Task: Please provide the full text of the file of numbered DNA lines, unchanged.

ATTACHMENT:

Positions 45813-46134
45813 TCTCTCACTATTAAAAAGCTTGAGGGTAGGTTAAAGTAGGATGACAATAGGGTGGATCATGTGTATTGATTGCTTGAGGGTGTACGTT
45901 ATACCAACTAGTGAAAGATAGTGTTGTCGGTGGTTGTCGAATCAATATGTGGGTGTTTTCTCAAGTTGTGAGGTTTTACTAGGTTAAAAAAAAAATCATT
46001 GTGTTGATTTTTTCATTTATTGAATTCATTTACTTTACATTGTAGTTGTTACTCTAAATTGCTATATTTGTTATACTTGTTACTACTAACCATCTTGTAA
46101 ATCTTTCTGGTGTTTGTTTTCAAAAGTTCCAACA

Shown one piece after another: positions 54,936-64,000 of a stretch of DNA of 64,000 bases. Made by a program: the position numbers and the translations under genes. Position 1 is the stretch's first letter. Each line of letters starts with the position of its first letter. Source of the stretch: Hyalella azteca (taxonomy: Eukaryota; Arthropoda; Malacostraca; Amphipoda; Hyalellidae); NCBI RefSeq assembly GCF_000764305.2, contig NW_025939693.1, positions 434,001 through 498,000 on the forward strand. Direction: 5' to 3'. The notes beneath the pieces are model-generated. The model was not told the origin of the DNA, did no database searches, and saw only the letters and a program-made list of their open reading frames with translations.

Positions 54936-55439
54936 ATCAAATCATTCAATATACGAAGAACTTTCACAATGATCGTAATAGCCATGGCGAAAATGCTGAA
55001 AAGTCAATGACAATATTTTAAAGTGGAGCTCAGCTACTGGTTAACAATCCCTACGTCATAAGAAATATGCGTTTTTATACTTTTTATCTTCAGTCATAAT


Positions 45813-46134
45813 TCTCTCACTATTAAAAAGCTTGAGGGTAGGTTAAAGTAGGATGACAATAGGGTGGATCATGTGTATTGATTGCTTGAGGGTGTACGTT
45901 ATACCAACTAGTGAAAGATAGTGTTGTCGGTGGTTGTCGAATCAATATGTGGGTGTTTTCTCAAGTTGTGAGGTTTTACTAGGTTAAAAAAAAAATCATT
46001 GTGTTGATTTTTTCATTTATTGAATTCATTTACTTTACATTGTAGTTGTTACTCTAAATTGCTATATTTGTTATACTTGTTACTACTAACCATCTTGTAA
46101 ATCTTTCTGGTGTTTGTTTTCAAAAGTTCCAACA

Shown one piece after another: positions 54,936-64,000 of a stretch of DNA of 64,000 bases. Made by a program: the position numbers and the translations under genes. Position 1 is the stretch's first letter. Each line of letters starts with the position of its first letter. Source of the stretch: Hyalella azteca (taxonomy: Eukaryota; Arthropoda; Malacostraca; Amphipoda; Hyalellidae); NCBI RefSeq assembly GCF_000764305.2, contig NW_025939693.1, positions 434,001 through 498,000 on the forward strand. Direction: 5' to 3'. The notes beneath the pieces are model-generated. The model was not told the origin of the DNA, did no database searches, and saw only the letters and a program-made list of their open reading frames with translations.

Positions 54936-55439
54936 ATCAAATCATTCAATATACGAAGAACTTTCACAATGATCGTAATAGCCATGGCGAAAATGCTGAA
55001 AAGTCAATGACAATATTTTAAAGTGGAGCTCAGCTACTGGTTAACAATCCCTACGTCATAAGAAATATGCGTTTTTATACTTTTTATCTTCAGTCATAAT